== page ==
FROM HER HIGH-PROFILE MARRIAGE (and subsequent, absurdly named progeny), to her reality-detached lifestyle website and superstar BFFs (Beyoncé!), I think it's fair to say we probably all know more about Gwyneth Paltrow's career as a professional celebrity than we remember about her career as an actress. That's because Gwyneth Paltrow, for well over a decade, has existed in the upper echelons of mega-celebrity not so much based on a fruitful career as a thespian (Pop quiz: name one movie she's starred in over the last decade that's not Iron Man), but by simply Being Gwyneth Paltrow: rich, rail thin, and self-satisfied. It's cool, Gwyneth Paltrow: It totally seems to be working out for you.
Along with mega-celebrity status come new challenges as a middling, late-career actor, however: that of somehow transcending your pop omnipresence enough to trick an audience into believing you are an actual human being. The further away from your celebrity image you cast, the more implausible the suspension of disbelieve becomes—and the more hilarious the results. We believe it when Tom Cruise plays a megalomaniacal dickhead. We believe it when Angelina Jolie plays a soul-hungry sex monster. But please, Gwyneth Paltrow, have the decency not to ask me to believe a perpetual-stick-up-her-ass, such as yourself, is a fast-and-loose, down-and-out, alcoholic mess of a cuuun-try saaaanger.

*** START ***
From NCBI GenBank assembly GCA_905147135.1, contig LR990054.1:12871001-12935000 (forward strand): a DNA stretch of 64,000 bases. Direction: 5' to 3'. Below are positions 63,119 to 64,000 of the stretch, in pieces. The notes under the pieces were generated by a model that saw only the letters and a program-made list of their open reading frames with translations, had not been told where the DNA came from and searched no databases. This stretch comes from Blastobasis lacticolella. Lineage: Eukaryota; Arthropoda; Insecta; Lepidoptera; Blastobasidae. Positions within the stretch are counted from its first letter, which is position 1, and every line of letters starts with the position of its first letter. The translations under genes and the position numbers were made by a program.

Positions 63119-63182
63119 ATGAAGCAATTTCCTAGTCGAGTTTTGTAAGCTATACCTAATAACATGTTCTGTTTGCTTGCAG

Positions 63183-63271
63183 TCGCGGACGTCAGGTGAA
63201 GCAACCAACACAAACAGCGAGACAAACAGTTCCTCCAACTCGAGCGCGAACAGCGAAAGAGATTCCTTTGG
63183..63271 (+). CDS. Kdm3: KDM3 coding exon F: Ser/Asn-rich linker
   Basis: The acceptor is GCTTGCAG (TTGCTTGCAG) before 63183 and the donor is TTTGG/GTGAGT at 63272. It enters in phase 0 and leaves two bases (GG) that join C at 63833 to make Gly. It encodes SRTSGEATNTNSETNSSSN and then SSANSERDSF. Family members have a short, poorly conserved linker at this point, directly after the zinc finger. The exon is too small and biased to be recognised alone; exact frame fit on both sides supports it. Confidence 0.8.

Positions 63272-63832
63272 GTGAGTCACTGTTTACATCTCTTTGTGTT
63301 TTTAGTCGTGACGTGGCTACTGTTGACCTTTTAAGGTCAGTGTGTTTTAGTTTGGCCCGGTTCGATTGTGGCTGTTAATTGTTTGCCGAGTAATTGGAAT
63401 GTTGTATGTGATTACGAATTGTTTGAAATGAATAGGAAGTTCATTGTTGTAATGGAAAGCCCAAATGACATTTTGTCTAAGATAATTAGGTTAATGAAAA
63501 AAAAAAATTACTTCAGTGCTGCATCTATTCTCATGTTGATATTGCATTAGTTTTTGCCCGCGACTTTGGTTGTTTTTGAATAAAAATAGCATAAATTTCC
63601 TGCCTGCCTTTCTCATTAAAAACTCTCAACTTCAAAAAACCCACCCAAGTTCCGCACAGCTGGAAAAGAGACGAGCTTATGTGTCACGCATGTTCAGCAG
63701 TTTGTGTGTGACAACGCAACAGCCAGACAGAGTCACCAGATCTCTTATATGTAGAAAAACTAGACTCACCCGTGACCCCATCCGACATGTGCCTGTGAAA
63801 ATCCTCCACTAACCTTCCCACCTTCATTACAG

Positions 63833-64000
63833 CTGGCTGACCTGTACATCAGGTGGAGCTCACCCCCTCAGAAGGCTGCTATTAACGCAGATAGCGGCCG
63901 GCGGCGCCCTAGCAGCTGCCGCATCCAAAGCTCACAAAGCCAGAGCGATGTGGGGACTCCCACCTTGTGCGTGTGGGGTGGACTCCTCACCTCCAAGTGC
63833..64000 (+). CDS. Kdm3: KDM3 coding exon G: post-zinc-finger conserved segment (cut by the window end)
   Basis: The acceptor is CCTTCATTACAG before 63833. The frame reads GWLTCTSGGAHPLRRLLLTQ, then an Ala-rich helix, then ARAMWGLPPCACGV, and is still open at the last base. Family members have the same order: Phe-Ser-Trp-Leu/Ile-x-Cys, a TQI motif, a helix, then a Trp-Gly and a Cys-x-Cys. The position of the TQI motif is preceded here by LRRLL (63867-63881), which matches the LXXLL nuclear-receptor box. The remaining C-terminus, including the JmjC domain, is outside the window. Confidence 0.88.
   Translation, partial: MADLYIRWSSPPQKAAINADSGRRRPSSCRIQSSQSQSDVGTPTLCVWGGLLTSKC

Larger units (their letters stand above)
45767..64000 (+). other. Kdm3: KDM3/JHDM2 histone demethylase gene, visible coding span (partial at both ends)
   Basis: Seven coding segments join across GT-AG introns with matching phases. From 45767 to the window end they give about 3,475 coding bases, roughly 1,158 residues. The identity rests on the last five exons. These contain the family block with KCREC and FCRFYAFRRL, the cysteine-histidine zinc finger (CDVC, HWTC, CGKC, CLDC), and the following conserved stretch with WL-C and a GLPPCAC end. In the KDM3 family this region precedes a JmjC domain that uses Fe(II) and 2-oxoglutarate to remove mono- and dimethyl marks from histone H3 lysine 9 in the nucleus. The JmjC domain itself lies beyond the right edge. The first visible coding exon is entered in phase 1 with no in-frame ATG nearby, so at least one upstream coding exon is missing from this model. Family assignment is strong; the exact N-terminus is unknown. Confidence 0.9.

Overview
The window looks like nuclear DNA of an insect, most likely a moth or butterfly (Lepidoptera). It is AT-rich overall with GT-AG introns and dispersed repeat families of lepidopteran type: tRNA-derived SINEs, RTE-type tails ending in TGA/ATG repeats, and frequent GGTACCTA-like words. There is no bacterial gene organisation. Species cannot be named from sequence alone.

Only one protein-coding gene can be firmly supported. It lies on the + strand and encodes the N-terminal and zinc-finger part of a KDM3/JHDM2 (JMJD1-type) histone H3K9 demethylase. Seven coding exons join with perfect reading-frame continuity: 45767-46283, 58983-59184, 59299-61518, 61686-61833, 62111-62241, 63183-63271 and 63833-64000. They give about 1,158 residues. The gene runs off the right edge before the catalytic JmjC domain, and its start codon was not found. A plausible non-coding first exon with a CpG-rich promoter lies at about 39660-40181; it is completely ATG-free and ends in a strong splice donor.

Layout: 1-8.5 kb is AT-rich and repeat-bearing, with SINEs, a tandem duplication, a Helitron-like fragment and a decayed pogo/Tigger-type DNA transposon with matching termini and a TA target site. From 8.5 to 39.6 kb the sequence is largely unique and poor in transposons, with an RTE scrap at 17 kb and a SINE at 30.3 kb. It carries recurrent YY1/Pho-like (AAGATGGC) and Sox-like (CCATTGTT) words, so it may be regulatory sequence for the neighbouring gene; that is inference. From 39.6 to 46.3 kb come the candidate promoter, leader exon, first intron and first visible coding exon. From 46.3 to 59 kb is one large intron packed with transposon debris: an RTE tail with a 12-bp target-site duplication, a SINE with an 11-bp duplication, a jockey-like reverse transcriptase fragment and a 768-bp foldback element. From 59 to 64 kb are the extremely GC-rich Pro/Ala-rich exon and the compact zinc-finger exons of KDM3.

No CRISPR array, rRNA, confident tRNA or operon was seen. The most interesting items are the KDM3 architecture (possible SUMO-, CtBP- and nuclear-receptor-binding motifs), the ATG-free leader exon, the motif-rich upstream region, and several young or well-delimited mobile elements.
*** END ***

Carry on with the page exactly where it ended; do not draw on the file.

In Country Strong, Paltrow stars as Kelly Canter—a fresh from rehab, tabloid-baiting country superstar forced to return to the road too soon by her ambitious manager/husband (played with admirable subtlety by Tim McGraw). Along for the ride is the Lady Canter's new dalliance—a jen-u-wiiiine cuuuntry purist played by a toothy dude who looks like an underwear model (Garrett Hedlund)—as well as a new rival in the Underwood/Swift mold (Gossip Girl's Leighton Meester). It don't take long for ol' Gwynnie to get back to her familiar drinkin' and cussin' and fuckin' and fightin' ways, as her increasingly desperate behavior threatens to derail the whole tour. Can anyone manage to save her from herself? And why is it taking so long to get to the triumphant third act?
Through all of Paltrow's home-spun truisms and vodka-swilling meltdowns, Country Strong actually manages to achieve exactly what it seems to set out to: to faithfully translate all of the insipid cliché and pantomimed authenticity of contemporary country music into a suitably condescending feature film. It's telling that the only scene in which Paltrow manages even the slightest modicum of believability is one in which she offers some helpful celebrity tips to her up-and-coming adversary—what Beverly Hills tailor to send your costumes to, what beverages will make you look bloated on show nights, etc. Kudos, Gwyneth Paltrow, for finding fame and fortune for being just the way you are: totally, unapologetically awful.